Registries
Carcinoma
Incidence
Population
Neoplasms
Carcinoma in Situ
Confidence Intervals
Pathology

ASJC Scopus subject areas

  • Oncology
  • Cancer Research

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Reported incidence and survival of fallopian tube carcinomas : A population-based analysis from the North American Association of central cancer registries. / Trabert, Britton; Coburn, Sally B.; Mariani, Andrea; Yang, Hannah P.; Rosenberg, Philip S.; Gierach, Gretchen L.; Wentzensen, Nicolas; Cronin, Kathy A.; Sherman, Mark E.

In: Journal of the National Cancer Institute, Vol. 110, No. 7, 01.01.2018, p. 750-757.

Research output: Contribution to journalArticle

Trabert, Britton ; Coburn, Sally B. ; Mariani, Andrea ; Yang, Hannah P. ; Rosenberg, Philip S. ; Gierach, Gretchen L. ; Wentzensen, Nicolas ; Cronin, Kathy A. ; Sherman, Mark E. / Reported incidence and survival of fallopian tube carcinomas : A population-based analysis from the North American Association of central cancer registries. In: Journal of the National Cancer Institute. 2018 ; Vol. 110, No. 7. pp. 750-757.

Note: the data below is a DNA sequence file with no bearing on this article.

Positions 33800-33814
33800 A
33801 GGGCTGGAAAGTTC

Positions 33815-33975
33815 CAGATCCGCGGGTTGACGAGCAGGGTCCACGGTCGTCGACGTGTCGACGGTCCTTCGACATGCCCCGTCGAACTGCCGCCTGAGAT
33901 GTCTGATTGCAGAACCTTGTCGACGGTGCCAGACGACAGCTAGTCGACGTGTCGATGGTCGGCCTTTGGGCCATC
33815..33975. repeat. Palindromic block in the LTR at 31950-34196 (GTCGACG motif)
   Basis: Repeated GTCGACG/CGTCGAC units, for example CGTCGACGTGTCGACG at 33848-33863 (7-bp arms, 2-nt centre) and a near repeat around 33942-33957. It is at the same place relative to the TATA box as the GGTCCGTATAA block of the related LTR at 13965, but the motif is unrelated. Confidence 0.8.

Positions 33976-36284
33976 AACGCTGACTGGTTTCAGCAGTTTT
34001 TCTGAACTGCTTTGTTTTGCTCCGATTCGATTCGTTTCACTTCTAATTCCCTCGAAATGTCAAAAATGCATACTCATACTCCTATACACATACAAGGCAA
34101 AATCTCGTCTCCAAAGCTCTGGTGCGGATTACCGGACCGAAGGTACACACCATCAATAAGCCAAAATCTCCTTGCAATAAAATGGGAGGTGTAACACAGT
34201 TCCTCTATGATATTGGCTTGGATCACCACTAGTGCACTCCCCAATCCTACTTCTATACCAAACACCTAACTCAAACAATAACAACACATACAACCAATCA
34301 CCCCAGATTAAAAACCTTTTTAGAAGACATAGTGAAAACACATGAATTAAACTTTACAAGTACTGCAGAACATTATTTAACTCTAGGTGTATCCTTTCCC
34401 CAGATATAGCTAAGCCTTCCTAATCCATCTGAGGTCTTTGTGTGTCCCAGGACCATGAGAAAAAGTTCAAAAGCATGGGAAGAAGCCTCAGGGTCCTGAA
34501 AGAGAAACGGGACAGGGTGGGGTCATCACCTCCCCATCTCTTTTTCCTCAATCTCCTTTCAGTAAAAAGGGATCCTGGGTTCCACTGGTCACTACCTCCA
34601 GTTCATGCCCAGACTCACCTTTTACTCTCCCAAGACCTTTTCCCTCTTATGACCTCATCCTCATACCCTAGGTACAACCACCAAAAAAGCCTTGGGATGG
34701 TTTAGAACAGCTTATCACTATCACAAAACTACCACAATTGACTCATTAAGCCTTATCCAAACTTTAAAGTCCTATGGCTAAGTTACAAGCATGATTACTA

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abstract = "Background: Recognition that serous tubal intraepithelial carcinoma (STIC) may represent the first manifestation of many high-grade cancers that were once considered ovarian primary tumors has led to changes in diagnostic practices that could dramatically increase the reporting of tubal carcinomas in US population-based cancer registries. Further, increased detection of early-stage tubal carcinomas through increased recognition coupled with meticulous pathology processing protocols raises important unanswered questions about the clinical behavior of such lesions, which can only be answered using large data sets. However, rates of tubal carcinomas have not been recently analyzed. Accordingly, we analyzed population-based incidence and survival data for fallopian tube carcinoma in situ (CIS; an imperfect surrogate of STIC), tubal carcinomas, and for comparison, ovarian carcinomas, in the North American Association of Central Cancer Registries (NAACCR) registries. Methods: Total counts, standardized incidence rates, and stage-specific survival were computed using 30 NAACCR registries (1999-2012). Temporal incidence rate patterns were analyzed by joinpoint regression with estimates of annual percentage change (APC). All statistical tests were two-sided. Results: Fallopian tube CIS incidence rates were stable from 1999 to 2002, then increased from 2002 to 2012 (APC = 16.2{\%}, 95{\%} confidence interval [CI] = 10.9{\%} to 21.7{\%}, P <.001). Rates of early- and late-stage tubal carcinomas showed similar patterns, whereas high-grade serous ovarian carcinoma rates were relatively stable. Five-year cause-specific survival was 97.9{\%} (95{\%} CI=93.7{\%} to 99.3{\%}) for tubal CIS and 83.2{\%} (95{\%} CI=77.3{\%} to 87.7{\%}) for early-stage high-grade serous tubal carcinoma. Conclusions: Reporting of tubal CIS and tubal carcinoma have increased in recent years, likely reflecting changes in pathology processing of specimens and diagnosis. Developing standardized reporting for tubal neoplasms is needed to enable analysis of outcomes for these comparatively uncommon but increasingly recognized tumors.",